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Springtime Storylines: So, when is Stephen Strasburg going to get to Washington?

Mar 31, 2010, 1:15 PM EDT

Between now and Opening Day, HBT will take a look at each of the 30
teams, asking the key questions, the not-so-key questions, and generally
breaking down their chances for the 2010 season.  Next up: The Stephen StaNatsburgs:

big question: So, when is Stephen Strasburg going to get to Washington?

I just got back from spending four days in our nation’s captial with my family. If I had managed to get beyond Smithsonian Hell and out into the bars I used to frequent back when I lived there, I’m sure the hot topic of conversation would have been Stephen Strasburg and when he’s going to make his major league debut for the Nats.

Wait, that’s not true. I used to frequent happy hours at cheesy bars south of DuPont Circle with my wife and her coworkers and the topic of conversation in those places tended to focus on marrying well, when, not if, everyone should go to law school and whether or not Heath Shuler would get another chance to start for the Redskins.  There were also rumors that President Clinton was messing around with the help, but none of us believed it because we were in our early 20s and had not yet lost faith in the ability of fast-talking womanizers to change their ways once they assumed the reins of true power.

OK, I’m getting kinda far afield here. The point is that if Washington is ever going to become the baseball town guys like George Will always said it would, Stephen Strasburg is going to be the reason why. So naturally the team sent him to Altoona, Pennsylvania to kick things off, leaving the sketchy climbers who inhabit whatever bar has taken the place of The Black Rooster to talk about whatever Redskins quarterback has taken the place of Heath Shuler.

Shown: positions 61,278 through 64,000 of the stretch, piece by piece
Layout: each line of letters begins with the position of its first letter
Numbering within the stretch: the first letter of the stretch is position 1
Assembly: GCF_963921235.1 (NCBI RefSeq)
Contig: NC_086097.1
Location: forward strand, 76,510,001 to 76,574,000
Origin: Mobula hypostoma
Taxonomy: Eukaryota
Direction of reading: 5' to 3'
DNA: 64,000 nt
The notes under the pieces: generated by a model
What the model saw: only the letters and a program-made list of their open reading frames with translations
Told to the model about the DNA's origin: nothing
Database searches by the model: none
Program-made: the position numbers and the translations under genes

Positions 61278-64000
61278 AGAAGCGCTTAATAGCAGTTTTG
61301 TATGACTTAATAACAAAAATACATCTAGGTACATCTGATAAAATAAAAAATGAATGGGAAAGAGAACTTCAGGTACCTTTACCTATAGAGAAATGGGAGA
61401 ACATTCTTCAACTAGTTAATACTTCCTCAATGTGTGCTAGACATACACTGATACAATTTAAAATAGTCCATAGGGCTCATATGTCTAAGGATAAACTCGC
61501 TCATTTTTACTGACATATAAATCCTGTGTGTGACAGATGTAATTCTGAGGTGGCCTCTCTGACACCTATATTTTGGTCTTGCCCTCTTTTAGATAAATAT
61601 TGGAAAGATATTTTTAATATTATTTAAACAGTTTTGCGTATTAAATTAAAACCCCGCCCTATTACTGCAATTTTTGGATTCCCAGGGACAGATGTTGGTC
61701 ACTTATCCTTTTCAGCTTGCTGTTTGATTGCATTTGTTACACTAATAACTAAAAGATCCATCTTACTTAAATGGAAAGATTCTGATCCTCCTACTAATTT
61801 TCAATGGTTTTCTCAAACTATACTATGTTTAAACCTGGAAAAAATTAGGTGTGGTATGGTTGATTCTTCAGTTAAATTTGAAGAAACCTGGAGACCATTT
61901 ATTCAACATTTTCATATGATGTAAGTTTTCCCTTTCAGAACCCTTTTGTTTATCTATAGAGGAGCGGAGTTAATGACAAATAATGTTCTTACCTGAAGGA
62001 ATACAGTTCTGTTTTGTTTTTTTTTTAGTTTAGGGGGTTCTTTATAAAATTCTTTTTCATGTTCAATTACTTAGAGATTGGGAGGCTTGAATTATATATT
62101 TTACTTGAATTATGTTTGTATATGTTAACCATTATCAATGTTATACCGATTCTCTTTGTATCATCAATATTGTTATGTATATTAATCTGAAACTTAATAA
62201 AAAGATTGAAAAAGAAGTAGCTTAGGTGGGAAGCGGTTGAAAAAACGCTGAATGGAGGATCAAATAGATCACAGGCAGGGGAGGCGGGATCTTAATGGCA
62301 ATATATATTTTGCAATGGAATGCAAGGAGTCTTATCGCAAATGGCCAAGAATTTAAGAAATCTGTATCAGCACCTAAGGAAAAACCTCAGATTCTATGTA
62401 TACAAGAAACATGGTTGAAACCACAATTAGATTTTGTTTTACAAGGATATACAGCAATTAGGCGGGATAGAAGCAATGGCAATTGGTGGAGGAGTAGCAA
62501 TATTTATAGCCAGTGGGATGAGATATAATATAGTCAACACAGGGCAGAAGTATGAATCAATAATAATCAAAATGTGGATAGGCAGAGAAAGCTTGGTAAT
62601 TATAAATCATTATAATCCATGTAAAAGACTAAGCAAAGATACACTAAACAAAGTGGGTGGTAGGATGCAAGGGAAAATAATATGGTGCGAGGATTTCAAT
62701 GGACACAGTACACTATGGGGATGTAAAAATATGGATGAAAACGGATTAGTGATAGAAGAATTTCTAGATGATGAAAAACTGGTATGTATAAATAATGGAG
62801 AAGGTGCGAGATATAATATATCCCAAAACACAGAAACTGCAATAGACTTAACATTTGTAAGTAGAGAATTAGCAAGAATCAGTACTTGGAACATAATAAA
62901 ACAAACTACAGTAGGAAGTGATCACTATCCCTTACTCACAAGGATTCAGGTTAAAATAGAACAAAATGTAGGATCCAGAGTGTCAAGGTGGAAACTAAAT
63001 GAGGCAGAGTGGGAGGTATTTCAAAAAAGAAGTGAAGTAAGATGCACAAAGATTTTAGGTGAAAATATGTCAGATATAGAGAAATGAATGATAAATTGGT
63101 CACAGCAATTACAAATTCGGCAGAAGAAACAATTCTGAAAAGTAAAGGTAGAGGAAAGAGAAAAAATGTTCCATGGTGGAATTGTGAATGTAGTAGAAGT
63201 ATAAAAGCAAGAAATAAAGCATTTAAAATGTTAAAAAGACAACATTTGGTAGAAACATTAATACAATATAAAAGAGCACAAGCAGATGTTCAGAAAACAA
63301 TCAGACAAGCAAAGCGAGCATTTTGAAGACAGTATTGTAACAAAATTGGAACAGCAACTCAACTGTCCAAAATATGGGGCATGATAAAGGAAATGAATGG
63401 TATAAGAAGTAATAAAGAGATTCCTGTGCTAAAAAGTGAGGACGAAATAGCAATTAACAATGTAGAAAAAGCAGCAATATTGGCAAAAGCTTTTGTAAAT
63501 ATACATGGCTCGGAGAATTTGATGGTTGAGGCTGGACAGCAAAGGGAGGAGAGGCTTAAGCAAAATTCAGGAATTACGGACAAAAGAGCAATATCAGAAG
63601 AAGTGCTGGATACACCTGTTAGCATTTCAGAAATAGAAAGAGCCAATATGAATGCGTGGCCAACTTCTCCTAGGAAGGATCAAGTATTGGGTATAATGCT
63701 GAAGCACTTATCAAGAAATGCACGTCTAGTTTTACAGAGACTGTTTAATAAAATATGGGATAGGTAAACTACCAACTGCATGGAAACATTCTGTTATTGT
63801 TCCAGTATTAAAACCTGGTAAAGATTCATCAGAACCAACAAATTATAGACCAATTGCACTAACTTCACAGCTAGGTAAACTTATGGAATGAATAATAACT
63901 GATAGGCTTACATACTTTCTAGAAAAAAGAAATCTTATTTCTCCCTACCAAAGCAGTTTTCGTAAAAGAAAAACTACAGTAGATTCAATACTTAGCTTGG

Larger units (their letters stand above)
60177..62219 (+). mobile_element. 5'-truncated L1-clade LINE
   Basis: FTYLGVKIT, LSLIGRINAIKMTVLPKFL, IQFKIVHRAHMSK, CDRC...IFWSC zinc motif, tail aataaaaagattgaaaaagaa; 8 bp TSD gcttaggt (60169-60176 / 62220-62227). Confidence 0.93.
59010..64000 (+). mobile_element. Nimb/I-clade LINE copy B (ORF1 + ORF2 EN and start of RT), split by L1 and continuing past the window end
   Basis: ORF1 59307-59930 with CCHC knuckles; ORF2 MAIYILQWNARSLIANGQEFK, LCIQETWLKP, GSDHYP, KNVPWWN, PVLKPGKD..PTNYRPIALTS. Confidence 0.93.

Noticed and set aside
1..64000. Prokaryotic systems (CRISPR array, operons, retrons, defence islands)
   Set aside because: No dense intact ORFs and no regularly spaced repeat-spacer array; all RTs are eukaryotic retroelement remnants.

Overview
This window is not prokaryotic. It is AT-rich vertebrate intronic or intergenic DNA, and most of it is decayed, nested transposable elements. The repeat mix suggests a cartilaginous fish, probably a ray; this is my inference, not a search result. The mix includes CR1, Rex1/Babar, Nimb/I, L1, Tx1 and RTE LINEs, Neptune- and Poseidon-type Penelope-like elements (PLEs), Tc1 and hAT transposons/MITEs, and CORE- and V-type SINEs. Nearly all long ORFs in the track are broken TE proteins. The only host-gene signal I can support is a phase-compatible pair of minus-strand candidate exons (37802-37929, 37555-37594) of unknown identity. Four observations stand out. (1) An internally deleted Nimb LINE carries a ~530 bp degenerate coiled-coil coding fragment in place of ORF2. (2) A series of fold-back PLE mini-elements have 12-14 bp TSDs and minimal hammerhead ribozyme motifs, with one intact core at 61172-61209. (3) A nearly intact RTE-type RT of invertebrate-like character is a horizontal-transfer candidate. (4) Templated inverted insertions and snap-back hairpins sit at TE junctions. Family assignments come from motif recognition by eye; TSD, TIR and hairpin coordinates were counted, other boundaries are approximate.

But it was the right move!  Stephen Strasburg could go 35-0 for the Nats this season and he won’t elevate them beyond fourth place at the absolute most. And of course, calling him up early means the Nats will have to pay him more money sooner. The bad, albeit understandable move would have been to start him with the team on Opening Day in a cynical season ticket sales ploy.  Kudos to the Nats for thinking long term about this.  As much as I’d love to see Strasburg face big leaguers now, calling him up later is the smart play.

OK, here’s my guess: Strasburg’s first big league start comes against the Royals on June 23rd. Reasons: the date is about right to give him 15-20 starts for the season, the Royals are a nice harmless opponent, the game on the 23rd is a 4:35 PM Wednesday start which would normally be seen by about 825 people and, if everyone gets their stuff together on this, it could even be moved to 7:05 to be the ESPN game that night, which would be quite a coup for the Royals and the Nats.  Make it happen, everyone.

So what
else is
going on?

  • Ian Desmond won the starting shortstop job over Cristian Guzman. Much has been written about this move. It’s quite obviously a good one, as Desmond represents hope and the future and Guzman represents a lot of balls finding their way into left and center fields.
  • The lineup should be improved this year. A full season of Nyjer Morgan makes things a bit more exciting. Adam Kennedy was quite useful for Oakland last year. In Dunn and Zimmerman the Nats have as good a 1-2 punch as most anyone in the game. 

  • Adam Dunn: starting first baseman is a bit scary, but it’s probably not as scary as Adam Dunn: starting left fielder. And hey, you need the 40 bombs, and he’s gotta play somewhere.
  • The bullpen is going to be kinda scary again. As in scary-bad, not scary-good. The additions were Matt Capps, Sean Burnett and Brian Bruney, and those guys are far closer to being arsonists than firemen. On the bright side, the minute one of those guys blows a Strasburg lead he’ll probably be executed or something, so the pain will only last so long.
  • One last tidbit from my D.C. trip: My wife, who spent three years riding the Metro in to D.C. every day back when we lived there somehow managed to demagnetize one fare card and then miscalculate the fares on another, leading to her being on the wrong side of the gate from our daughter while she had to get exit fare at a busy station (my daughter’s panic level: high). She could have split her pants on national television and she would have been less embarrassed than she was about losing all of her D.C. kung-fu over the past 12 years. It was sad to watch, really.